What is the state of the relationship between the Christian and the Jew? Perhaps it is best to start from the understanding which the Apostle Paul provides in Romans 10:11-13.
“For the Scripture says, Everyone who believes on him will not be put to shame, since there is no distinction between Jew and Greek, because the same Lord of all richly blesses all who call on him. For everyone who calls on the name of the Lord will be saved.” (CSB)
There is no distinction between the Christian and the Jew in the context of salvation. While the Christian is identified by following Jesus, they are still Jewish people who share in the same faith in the One True God. Christianity is itself merely a continuation of the Jewish religion, if we want to look at it from a religious standpoint. However, from the perspective provided by an understanding of salvation, there is no difference between the Jew and the Gentile, all can be saved.
In comparing ancient Israel (as the ethnic people group) with spiritual Israel (those whose faith is in God) and the modern nation of Israel, there are differences that are important from a purely anthropological position. The ethnic people group of Israel as a tribe connected by heredity and blood to Abraham is the origin of the salvation we now know. Spiritual Israel is the essence of faith in God which bonds both the covenant through blood from Abraham and those who were not born into that covenant. Romans 11:13-24 gives the analogy of branches grafted into the tree. The tree itself is the tribe of Israel born into the covenant with direct lineage to Abraham through the chosen patriarchs with the wild branches grafted in being those brought in through their faith in God. This provides for us the understanding of the shared worldview between the Jew and the Gentile of Paul’s time. In comparing this with the modern nation of Israel, we must understand that the modern nation is no longer just those Jews with direct lineage to Abraham. As a country, the modern Israel is as diverse as America, both ethnically and religiously.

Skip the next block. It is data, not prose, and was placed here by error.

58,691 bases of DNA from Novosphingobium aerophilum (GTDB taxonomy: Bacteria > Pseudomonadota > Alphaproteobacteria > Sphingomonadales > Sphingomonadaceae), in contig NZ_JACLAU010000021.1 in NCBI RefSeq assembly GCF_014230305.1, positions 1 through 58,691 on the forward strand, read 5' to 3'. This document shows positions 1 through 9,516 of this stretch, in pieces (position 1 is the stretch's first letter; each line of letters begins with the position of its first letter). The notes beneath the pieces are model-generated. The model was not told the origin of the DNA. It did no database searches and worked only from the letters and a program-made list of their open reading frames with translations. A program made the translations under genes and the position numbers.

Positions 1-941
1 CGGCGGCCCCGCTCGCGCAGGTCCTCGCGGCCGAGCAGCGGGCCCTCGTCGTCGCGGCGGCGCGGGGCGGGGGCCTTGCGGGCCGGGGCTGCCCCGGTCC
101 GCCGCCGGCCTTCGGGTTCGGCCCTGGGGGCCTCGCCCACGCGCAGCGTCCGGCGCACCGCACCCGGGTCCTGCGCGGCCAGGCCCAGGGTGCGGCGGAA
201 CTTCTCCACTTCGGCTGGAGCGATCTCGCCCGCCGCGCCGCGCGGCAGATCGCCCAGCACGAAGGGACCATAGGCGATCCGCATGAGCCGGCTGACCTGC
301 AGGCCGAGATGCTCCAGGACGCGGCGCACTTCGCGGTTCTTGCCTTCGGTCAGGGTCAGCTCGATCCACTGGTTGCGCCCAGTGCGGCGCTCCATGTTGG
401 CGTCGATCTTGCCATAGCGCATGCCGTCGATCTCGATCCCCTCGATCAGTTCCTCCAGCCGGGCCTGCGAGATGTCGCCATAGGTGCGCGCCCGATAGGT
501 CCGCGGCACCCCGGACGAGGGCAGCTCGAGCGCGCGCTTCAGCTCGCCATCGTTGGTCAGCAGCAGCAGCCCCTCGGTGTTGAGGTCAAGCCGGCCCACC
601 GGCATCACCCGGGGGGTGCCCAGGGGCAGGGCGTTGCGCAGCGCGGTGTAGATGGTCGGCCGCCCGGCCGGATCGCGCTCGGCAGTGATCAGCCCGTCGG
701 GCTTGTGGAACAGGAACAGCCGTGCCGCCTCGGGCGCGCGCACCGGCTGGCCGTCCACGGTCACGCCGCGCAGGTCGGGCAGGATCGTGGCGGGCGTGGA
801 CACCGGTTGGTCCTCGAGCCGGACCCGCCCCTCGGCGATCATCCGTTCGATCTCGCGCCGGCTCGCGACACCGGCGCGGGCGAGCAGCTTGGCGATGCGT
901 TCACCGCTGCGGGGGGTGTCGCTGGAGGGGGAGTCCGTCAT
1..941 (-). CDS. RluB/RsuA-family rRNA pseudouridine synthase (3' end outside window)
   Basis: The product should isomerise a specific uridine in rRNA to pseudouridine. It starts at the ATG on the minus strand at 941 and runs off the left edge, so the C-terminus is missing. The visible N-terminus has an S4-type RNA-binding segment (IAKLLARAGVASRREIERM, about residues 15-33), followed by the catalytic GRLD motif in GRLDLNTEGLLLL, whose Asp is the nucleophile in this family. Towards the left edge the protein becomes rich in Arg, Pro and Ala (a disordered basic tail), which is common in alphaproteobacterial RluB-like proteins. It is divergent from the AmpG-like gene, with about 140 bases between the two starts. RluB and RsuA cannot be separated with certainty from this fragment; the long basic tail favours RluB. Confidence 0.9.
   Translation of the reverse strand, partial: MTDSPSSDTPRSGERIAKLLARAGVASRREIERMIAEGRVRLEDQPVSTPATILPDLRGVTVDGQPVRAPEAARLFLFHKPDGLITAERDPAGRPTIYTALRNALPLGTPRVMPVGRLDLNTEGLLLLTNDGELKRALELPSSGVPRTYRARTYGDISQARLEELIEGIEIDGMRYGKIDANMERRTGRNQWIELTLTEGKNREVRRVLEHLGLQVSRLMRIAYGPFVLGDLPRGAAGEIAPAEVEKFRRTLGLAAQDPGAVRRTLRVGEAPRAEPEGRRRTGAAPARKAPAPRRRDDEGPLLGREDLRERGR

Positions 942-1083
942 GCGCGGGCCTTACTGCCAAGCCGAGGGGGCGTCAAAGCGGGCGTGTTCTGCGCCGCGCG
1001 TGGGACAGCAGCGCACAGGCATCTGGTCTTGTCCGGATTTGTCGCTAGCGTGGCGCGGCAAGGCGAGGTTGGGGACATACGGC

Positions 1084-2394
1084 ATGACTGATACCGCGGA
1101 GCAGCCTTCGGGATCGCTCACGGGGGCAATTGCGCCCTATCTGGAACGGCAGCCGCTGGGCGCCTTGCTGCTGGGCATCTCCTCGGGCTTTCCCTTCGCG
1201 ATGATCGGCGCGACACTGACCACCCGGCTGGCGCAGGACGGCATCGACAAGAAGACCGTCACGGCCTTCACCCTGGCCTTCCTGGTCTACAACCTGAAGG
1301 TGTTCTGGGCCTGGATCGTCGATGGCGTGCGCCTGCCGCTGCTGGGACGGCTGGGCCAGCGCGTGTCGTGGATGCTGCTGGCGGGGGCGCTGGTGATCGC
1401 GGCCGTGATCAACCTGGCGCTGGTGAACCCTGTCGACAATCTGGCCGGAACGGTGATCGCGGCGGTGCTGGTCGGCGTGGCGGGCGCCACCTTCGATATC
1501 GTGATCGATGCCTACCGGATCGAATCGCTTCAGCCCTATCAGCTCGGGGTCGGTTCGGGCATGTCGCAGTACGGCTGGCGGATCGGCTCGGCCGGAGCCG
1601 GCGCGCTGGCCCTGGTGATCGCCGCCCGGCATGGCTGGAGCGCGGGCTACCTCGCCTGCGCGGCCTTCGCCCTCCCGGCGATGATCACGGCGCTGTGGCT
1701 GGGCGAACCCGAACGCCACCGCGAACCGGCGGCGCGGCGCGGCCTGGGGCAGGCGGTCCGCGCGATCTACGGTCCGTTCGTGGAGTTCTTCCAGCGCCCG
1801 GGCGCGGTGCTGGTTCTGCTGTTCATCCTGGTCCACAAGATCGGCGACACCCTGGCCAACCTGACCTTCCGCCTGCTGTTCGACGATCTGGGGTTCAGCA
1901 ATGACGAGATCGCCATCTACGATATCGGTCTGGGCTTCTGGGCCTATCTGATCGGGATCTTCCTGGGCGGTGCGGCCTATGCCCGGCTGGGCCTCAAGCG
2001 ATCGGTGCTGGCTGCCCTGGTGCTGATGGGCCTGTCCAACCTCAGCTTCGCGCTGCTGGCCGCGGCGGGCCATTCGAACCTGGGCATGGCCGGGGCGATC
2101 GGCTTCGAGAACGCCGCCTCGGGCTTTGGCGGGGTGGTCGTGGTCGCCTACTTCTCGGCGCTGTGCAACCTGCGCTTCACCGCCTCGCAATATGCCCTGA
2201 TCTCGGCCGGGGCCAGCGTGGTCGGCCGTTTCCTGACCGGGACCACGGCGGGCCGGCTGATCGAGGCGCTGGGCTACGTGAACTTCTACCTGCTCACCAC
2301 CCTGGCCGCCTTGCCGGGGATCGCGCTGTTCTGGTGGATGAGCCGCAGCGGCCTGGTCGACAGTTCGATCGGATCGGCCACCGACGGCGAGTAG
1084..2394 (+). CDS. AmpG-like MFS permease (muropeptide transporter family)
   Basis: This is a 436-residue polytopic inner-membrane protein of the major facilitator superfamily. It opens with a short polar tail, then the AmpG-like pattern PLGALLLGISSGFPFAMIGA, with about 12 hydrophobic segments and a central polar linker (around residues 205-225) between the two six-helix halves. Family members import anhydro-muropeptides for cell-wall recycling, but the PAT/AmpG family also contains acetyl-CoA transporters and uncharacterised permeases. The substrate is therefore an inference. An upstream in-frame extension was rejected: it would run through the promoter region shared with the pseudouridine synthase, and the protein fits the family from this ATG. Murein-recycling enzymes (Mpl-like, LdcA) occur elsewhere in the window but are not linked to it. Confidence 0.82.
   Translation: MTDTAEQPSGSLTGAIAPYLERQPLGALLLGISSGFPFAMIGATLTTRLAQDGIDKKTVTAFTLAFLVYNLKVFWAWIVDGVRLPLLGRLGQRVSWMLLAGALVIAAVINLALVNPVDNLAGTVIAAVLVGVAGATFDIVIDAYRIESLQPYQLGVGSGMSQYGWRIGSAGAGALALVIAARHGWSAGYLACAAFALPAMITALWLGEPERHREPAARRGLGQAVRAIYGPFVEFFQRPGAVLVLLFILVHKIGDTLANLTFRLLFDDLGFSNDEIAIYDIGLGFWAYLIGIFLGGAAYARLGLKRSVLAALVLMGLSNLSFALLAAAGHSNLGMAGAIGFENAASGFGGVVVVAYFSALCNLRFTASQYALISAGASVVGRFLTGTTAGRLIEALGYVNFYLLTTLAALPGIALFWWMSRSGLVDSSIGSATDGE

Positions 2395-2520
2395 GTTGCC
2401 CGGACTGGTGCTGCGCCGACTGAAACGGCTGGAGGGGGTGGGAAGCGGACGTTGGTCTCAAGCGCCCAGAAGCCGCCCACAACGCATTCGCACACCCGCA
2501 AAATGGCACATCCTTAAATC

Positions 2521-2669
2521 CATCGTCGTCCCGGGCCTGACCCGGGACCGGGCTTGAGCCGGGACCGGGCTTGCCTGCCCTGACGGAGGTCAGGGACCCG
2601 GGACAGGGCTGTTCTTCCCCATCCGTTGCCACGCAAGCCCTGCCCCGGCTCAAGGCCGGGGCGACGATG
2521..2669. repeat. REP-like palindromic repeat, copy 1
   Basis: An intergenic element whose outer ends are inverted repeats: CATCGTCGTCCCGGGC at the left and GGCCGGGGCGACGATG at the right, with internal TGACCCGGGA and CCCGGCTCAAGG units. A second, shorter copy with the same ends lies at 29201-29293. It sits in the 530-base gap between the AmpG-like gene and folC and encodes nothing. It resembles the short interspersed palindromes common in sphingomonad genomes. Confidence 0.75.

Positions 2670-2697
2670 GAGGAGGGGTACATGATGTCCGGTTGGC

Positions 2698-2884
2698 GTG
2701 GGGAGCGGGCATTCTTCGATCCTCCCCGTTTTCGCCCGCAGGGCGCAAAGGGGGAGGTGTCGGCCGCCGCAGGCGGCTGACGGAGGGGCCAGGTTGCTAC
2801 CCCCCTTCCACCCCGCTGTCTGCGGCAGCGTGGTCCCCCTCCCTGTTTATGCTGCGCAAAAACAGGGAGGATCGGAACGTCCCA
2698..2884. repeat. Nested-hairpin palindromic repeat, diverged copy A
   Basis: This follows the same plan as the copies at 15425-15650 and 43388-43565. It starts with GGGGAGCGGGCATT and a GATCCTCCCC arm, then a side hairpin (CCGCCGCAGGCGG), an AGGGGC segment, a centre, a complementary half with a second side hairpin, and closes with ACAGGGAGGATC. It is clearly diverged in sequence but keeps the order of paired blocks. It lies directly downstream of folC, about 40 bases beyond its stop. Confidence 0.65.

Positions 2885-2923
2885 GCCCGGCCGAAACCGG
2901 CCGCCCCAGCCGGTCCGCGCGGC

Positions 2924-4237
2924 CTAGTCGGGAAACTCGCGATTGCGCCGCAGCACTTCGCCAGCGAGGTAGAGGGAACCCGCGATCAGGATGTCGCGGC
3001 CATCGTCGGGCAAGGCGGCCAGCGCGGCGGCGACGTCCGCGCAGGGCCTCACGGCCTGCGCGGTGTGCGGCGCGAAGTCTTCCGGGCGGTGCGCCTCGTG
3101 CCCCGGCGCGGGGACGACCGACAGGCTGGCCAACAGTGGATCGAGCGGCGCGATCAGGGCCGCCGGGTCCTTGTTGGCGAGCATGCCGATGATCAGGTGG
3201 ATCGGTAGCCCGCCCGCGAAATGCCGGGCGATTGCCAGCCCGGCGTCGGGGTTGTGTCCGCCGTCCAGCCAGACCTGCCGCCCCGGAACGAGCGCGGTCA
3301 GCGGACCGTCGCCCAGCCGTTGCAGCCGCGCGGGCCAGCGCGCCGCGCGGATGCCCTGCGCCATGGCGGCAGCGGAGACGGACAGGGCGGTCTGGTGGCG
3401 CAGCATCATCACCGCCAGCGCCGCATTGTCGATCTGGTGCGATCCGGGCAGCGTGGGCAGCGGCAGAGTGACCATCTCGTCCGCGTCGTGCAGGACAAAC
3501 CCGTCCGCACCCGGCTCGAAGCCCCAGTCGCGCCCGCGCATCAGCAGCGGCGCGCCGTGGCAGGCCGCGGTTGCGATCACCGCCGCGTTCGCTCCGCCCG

In Ephesians 2:13-14, Paul tells us that, “But now in Christ Jesus, you who were far away have been brought near by the blood of Christ. For he is our peace, who made both groups one and tore down the dividing wall of hostility.” Understanding this along with Romans 9-11, allows us to see that Israel is now a joining of both ethnic and covenant Jew with believing Gentile through the act of Christ on the cross. But what does this mean for the non-Christ believing Jew? Paul tells us in Romans 11:20-21,
“True enough; they were broken off because of unbelief, but you stand by faith. Do not be arrogant, but beware, because if God did not spare the natural branches, he will not spare you either.” (CSB)
We are all the same both in our belief, as well as in our unbelief. So, in the relationship between Christian and Jew, we are no different from one another, but instead, we are directly tied together.
It is because of the Jews and their rejection of Christ that the Gentile has come to have mercy. Also, since the Gentile was disobedient but have mercy now through faith in Christ, so to will the Jews, who are now disobedient, come to experience that same mercy through the Christian. Paul explains this in Romans 11:30-31,